The operation of the combustion chamber also affects the emission of pollutants, such as heavy metals, that are present in the waste feed stream. Such compounds are conserved during combustion and are partitioned among the bottom ash, fly ash, and gases in proportions that depend on the compounds' volatility and the combustion conditions. Mercury and its salts, for example, are volatile, so most of the mercury in the waste feed is vaporized in the combustion chamber. In the cases of lead and cadmium, the partitioning between the bottom ash and fly ash will depend on operating conditions. More of the metals appear in the fly ash as the combustion-chamber temperature is increased. In general, there is a need for the combustion conditions to maximize the destruction of PICs and to minimize the vaporization of heavy metals. It is also important to minimize the formation of NOx (which is favored by high temperatures or the presence of nitrogen-containing fuels).
In addition to the composition of the waste feed stream and the design and operation of the combustion chamber, a major influence on the emissions from waste-incineration facilities is their air-pollution control devices. Particulate matter can be controlled with electrostatic precipitators, fabric filters, or wet inertial scrubbers. Hydrochloric acid (HCl) and sulfur dioxide (SO2) can be controlled with wet scrubbers, spray dryer absorbers, or (to a lesser extent) dry-sorbent injection and downstream bag filters. NOx can be controlled, in part, with combustion-process modification and with ammonia or urea injection through selective or nonselective catalytic reduction. Concentrations of dioxins and mercury can be reduced substantially by injecting activated carbon into the flue gas, or by passing the flue gas through a carbon sorbent bed, which adsorbs the trace gaseous constituents and mercury.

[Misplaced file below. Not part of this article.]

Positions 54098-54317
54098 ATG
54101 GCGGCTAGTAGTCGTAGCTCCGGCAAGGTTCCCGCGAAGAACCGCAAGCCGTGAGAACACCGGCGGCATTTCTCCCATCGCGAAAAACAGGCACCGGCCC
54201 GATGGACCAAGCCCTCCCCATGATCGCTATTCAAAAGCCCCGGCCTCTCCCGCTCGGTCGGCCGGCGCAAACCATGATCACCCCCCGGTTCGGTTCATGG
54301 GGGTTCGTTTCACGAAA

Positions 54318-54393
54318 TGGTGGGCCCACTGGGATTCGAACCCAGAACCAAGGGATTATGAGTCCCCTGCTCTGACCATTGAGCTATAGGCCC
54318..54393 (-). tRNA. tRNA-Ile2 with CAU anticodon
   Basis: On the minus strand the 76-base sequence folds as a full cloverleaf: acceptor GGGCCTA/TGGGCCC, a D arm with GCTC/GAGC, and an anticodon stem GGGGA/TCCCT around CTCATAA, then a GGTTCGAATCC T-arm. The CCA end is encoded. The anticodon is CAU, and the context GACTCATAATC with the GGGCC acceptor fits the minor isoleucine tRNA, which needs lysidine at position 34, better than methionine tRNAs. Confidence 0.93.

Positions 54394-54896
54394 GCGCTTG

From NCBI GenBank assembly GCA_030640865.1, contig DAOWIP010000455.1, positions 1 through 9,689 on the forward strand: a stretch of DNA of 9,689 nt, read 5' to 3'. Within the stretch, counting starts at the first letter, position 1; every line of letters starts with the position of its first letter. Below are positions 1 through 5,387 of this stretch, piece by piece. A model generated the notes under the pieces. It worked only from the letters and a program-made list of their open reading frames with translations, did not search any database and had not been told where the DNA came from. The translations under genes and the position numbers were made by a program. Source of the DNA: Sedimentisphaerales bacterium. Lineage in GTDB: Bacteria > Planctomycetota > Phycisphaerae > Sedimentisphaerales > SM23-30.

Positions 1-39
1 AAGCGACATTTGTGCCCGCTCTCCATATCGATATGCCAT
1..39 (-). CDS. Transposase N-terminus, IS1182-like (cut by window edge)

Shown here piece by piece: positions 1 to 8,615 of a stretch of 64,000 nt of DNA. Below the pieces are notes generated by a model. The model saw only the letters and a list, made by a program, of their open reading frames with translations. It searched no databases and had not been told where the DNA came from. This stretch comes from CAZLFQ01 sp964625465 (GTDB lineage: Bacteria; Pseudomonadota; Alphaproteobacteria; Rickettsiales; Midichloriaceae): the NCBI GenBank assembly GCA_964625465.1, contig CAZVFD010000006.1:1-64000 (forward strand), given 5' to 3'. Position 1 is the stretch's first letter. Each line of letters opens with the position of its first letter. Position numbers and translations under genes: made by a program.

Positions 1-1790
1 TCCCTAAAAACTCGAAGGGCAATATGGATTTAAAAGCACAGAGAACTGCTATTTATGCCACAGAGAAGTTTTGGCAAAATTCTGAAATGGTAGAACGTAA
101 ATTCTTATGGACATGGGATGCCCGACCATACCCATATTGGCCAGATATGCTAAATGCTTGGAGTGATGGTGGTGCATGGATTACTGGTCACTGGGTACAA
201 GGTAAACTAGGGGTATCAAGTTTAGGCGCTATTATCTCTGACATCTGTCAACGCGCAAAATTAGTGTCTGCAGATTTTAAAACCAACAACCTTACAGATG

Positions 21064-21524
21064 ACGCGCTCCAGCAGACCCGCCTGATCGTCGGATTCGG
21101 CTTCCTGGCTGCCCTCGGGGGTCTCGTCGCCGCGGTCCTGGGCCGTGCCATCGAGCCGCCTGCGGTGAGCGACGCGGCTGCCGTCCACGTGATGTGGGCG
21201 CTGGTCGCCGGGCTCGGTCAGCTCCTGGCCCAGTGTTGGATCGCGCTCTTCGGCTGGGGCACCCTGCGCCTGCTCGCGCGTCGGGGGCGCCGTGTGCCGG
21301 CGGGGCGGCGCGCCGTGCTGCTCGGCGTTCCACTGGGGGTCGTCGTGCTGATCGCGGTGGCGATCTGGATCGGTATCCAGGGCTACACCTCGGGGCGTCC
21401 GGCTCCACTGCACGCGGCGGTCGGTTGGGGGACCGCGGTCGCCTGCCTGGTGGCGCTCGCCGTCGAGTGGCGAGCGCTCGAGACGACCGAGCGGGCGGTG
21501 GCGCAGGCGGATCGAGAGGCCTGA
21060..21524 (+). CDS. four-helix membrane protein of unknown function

The application of improved combustor designs, operating practices, and air-pollution control equipment and changes in waste feed stream composition have resulted in a dramatic decrease in the emissions that used to characterize uncontrolled incineration facilities. For example, emission of dioxins from uncontrolled incinerators exceeded 200 nanograms/TEQ per dry standard cubic meter (200 ng/TEQ-dscm) in a number of commercial units. It has been reduced to below 0.1 ng/TEQ-dscm in many modern units. Rates of emission of mercury have decreased, at least in part, as a consequence of changes in the waste feed streams resulting from the elimination of mercury in some waste stream components, such as alkaline batteries.
To maximize combustion efficiency, it is necessary to maintain the appropriate temperature, residence time, and turbulence in the incineration process. Optimal combustion conditions in a furnace ideally are maintained in such a manner that the gases rising from the grate mix thoroughly and continuously with injected air; the optimal temperature range is maintained by burning of auxiliary fuel in an auxiliary burner during startup, shutdown, and upsets; and the furnace is designed for adequate turbulence and residence time for the combustion gases at these conditions. The combustion efficiency of an incinerator